Moutabal ~ Roasted Eggplant, Yogurt, and Tahini Dip
Moutabal is usually served cold, as part of a mezze spread, though I harbor a secret preference for the more pronounced flavors of moutabal served warm.
If using an open flame, gas burner, or grill,use a fork to poke a few holes in the eggplant. Roast the eggplant over the flame, using tongs to turn occasionally, until the skin is charred and the flesh is soft, 15 to 20 minutes. Let the eggplant cool until easy to handle, about 20 minutes.If using the oven method, preheat the oven to 450°F (232°C). Use a fork to poke a few holes in the eggplant. Roast the eggplant until slightly charred and the flesh is tender, 40 to 55 minutes. Let the eggplant cool until easy to handle, about 20 minutes. When the eggplant is cool enough to handle, scrape out the flesh, discarding the skin, and transfer it to a bowl or food processor. Using a fork or the food processor, mash or puree it until mostly smooth.
Add the tahini, yogurt, garlic, and lemon juice to the mashed eggplant and blend well. Season with salt to taste.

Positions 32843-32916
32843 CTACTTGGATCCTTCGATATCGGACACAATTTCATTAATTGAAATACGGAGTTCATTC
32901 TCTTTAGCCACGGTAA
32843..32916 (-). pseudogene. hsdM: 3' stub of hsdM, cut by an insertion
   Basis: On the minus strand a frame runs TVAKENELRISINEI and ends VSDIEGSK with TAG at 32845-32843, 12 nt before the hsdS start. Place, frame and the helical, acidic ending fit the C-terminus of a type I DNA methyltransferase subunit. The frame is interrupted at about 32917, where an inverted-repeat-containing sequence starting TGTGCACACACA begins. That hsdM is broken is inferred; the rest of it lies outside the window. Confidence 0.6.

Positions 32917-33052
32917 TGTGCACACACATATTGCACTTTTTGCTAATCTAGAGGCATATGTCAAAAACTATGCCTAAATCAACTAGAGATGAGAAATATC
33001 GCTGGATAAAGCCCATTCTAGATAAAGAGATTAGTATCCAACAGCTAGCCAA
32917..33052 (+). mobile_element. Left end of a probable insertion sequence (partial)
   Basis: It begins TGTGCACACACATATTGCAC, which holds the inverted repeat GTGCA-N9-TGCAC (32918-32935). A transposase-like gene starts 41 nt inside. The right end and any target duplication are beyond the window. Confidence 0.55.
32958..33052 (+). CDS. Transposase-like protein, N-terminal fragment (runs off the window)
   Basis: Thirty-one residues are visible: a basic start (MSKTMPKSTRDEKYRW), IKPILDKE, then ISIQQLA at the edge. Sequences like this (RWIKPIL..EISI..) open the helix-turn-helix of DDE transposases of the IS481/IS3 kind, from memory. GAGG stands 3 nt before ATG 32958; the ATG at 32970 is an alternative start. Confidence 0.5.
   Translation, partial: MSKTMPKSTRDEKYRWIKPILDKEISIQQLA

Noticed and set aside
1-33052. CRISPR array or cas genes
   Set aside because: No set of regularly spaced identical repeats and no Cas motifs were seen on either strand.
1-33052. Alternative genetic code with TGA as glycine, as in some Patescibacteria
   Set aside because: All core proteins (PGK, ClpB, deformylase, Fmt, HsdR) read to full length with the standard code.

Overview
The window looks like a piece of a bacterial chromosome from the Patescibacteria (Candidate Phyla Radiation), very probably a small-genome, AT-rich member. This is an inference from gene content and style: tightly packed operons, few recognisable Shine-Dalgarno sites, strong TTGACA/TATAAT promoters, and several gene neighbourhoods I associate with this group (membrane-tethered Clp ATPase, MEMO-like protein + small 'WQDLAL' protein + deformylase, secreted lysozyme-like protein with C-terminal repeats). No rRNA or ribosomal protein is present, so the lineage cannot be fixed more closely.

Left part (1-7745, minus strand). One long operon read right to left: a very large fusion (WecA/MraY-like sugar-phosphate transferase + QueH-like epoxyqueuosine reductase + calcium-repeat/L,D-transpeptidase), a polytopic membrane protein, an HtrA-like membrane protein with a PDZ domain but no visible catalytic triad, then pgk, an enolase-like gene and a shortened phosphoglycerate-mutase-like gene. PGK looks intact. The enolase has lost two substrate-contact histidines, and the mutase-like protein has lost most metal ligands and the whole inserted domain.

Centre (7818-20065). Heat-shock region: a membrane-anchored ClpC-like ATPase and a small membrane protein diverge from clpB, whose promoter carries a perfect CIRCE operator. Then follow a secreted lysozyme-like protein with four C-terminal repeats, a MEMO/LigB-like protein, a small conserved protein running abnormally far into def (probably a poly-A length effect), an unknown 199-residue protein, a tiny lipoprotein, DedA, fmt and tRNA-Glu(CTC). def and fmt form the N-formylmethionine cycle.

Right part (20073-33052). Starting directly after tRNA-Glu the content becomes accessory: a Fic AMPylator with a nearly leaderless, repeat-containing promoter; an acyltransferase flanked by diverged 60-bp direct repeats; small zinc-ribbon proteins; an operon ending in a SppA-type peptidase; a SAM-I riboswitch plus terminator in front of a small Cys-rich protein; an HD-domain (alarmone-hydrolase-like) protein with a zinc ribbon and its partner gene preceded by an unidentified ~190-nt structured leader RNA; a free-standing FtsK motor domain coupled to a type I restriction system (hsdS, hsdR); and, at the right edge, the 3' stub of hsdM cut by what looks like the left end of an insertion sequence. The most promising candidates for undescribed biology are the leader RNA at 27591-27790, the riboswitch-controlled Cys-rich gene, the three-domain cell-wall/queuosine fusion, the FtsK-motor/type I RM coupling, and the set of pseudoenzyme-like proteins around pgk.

Spoon the dip into a bowl and drizzle with some extra virgin olive oil. Garnish with pomegranate seeds. Serve with pita, crackers, or crudité.
*What is tahini?
If you’ve had hummus, you’ve had tahini. But unless you’re making hummus, or other Middle Eastern foods from scratch, you might not know what it really is. Tahini is a rich, thickly unctuous, nutty-tasting spread made from ground sesame seeds mixed with oil (usually a mixture of olive and sesame).
Most tahini is made from toasted seeds, giving it a deeper and richer flavor but “raw” is also available. The sesame seeds can be hulled or unhulled—unhulled sesame seeds are a little bitter but they do have a higher nutritional value.